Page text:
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June 01, 2007

Naomi Klein on Canadian Oil

Absolutely amazing this piece by Naomi Klein. She's managed to grasp two basic economic points:

This isn't the boom in Iraq sparked by the proposed new oil law - that will come later. This boom is already in full swing, and it is happening about as far away from the carnage in Baghdad as you can get, in the wilds of northern Alberta.

Yup, she's discovered that oil is a global market. You never know, next she might learn the meaning of the word "fungible". She does, sadly, rather miss a point though, in her eagerness to pin this all on the Iraq war. The oil sands were opened up once before, in the early 80s, when prices rose (in inflation adjusted terms) above current ones.

Both techniques are costly: between $18 and $23 per barrel, just in expenses. Until quite recently, that made no economic sense. In the mid-80s, oil sold for $20 a barrel; in 1998-99, it was down to $12 a barrel. The major international players had no intention of paying more to get the oil than they could sell it for, which is why, when global oil reserves were calculated, the tar sands weren't even factored in. Everyone but a few heavily subsidised Canadian companies knew that the tar was staying put.

Then came the US invasion of Iraq. In March 2003, the price of oil reached $35 a barrel, raising the prospect of making a profit from the tar sands (the industry calls them "oil sands"). That year, the US Energy Information Administration "discovered" oil in the tar sands. It announced that Alberta - previously thought to have only 5bn barrels of oil - was actually sitting on at least 174bn "economically recoverable" barrels. The next year, Canada overtook Saudi Arabia as the leading provider of foreign oil to the US.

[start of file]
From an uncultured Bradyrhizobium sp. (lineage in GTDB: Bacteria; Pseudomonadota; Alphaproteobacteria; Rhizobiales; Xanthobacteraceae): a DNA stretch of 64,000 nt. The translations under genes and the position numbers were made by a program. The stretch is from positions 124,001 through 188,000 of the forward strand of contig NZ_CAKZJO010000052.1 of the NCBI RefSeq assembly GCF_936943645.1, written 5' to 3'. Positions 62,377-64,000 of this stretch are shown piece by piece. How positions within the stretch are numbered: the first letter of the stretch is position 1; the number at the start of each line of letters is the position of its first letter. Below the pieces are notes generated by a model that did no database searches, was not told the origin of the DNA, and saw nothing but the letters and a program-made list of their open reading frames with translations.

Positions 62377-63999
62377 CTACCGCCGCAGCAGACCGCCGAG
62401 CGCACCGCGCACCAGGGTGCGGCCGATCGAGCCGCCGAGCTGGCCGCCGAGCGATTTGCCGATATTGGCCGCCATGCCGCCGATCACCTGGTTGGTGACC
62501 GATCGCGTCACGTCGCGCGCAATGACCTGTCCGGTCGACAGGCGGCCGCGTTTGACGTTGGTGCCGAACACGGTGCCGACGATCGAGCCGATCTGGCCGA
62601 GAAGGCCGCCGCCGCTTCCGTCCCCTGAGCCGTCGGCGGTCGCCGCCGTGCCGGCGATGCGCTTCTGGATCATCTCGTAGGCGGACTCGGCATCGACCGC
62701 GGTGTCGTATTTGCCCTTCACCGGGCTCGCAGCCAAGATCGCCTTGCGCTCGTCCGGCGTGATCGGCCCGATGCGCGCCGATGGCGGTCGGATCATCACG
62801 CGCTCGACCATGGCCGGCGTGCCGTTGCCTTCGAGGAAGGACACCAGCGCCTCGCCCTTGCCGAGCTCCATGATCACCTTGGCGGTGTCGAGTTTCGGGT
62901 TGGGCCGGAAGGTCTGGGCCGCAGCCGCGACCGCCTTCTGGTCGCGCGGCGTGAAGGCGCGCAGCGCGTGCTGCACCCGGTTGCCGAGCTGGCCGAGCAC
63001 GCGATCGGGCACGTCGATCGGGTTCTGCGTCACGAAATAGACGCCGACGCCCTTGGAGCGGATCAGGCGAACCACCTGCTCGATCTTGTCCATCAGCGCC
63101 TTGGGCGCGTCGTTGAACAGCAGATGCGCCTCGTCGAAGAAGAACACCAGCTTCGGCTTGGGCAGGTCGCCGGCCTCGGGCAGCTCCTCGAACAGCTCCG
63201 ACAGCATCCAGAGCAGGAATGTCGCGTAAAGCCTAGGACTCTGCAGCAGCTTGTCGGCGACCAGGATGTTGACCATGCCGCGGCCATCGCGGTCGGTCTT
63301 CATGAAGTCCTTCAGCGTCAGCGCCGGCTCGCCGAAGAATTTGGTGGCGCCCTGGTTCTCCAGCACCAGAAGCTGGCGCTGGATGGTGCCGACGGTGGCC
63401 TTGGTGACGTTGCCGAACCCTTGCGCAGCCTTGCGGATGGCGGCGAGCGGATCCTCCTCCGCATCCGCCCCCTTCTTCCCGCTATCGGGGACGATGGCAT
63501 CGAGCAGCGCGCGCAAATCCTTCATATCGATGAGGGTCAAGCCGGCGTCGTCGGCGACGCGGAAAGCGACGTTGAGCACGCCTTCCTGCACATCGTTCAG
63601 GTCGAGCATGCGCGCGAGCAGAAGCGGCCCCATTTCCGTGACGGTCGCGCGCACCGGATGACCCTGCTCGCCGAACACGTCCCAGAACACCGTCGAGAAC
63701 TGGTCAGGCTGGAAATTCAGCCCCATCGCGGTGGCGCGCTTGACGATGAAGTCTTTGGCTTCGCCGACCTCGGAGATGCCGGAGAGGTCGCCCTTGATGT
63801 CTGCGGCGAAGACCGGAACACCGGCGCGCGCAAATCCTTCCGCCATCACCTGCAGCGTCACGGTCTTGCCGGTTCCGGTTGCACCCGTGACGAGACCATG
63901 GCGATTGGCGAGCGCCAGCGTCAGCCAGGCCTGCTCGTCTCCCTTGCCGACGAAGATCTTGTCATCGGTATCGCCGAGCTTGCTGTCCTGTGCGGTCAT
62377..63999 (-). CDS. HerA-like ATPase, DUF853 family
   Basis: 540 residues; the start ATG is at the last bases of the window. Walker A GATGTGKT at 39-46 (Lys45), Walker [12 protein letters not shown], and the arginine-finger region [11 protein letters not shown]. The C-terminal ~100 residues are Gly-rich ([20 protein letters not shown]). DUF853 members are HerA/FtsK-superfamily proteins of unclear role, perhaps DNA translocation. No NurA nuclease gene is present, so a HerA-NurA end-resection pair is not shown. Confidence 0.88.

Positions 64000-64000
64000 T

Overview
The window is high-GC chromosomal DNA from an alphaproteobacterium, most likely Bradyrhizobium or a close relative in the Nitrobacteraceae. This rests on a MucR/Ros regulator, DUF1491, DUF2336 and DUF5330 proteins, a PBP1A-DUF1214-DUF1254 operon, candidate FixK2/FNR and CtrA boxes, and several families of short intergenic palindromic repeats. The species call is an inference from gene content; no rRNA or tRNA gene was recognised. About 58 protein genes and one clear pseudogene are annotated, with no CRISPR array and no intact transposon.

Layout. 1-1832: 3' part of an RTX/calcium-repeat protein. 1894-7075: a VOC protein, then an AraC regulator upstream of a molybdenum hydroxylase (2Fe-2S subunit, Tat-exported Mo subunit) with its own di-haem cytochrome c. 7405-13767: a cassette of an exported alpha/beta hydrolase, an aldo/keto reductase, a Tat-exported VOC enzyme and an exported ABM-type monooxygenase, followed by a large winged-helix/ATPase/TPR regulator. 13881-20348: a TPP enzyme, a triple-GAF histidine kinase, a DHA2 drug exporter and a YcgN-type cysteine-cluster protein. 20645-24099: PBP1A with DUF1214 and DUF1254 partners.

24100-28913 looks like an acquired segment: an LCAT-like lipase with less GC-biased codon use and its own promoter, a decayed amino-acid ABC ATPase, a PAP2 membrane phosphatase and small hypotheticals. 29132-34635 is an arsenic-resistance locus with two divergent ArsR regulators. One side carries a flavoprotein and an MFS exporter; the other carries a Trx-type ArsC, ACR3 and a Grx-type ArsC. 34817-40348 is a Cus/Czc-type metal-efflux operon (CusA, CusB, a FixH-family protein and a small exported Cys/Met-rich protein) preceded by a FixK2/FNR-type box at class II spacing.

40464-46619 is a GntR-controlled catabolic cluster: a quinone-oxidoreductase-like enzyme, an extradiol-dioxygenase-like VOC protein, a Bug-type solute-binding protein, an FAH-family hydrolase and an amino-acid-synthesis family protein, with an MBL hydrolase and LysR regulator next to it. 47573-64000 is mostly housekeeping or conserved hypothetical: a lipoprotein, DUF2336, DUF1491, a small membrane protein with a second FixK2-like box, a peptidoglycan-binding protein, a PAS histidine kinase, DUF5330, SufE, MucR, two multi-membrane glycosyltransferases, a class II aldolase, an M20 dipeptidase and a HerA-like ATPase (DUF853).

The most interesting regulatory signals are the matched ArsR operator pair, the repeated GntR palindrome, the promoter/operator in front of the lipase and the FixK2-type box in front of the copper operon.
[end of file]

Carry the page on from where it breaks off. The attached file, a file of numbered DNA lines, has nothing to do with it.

And there we have her second major enlightenment. Changes in prices and technology create resources.

You think we might manage to get her to believing in markets anytime soon, she does seem to be getting some other economic points?

June 1, 2007 in Peak Oil | Permalink

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Comments

"Changes in prices and technology create resources."

And, of course, changes in resources changes prices, which changes technology.

Posted by: katie | Jun 1, 2007 9:57:40 AM

Ten years ago Venezuela was the chief provider of foreign oil to the United States. The price of gas there is currently about 29 U.S. cents per gallon. Venezuelan President Chavez has nationalized the country's oil industry. Chavez is undemocratic, and a very loud mouthed leftist.

Charles Holden
Phoenix, AZ USA

Posted by: Charles Holden | Jun 1, 2007 9:59:06 AM

Note that Canadian oil has a very large carbon footprint: the oil itself takes a lot of energy to produce because the tar has to be heat treated.

It's akin to Ethanol, except that the raw source of energy is fossil, not renewable.

A proper carbon tax would knock the Canadian tar sands schemes on the head.

Posted by: Kay Tie | Jun 1, 2007 10:15:37 AM

Ms Klein seemed to get a lot of her piece from an article in last week's Economist. Perhaps recycling does pay.

Posted by: Will Blake | Jun 1, 2007 2:51:19 PM

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